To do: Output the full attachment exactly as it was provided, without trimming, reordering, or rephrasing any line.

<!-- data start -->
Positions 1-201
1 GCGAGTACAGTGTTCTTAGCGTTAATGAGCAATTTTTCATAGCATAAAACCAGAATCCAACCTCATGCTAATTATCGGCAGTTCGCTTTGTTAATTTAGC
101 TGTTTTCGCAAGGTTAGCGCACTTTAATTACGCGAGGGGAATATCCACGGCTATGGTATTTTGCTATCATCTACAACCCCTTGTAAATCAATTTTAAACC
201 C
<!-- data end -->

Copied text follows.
Positions 1-201
1 GCGAGTACAGTGTTCTTAGCGTTAATGAGCAATTTTTCATAGCATAAAACCAGAATCCAACCTCATGCTAATTATCGGCAGTTCGCTTTGTTAATTTAGC
101 TGTTTTCGCAAGGTTAGCGCACTTTAATTACGCGAGGGGAATATCCACGGCTATGGTATTTTGCTATCATCTACAACCCCTTGTAAATCAATTTTAAACC
201 C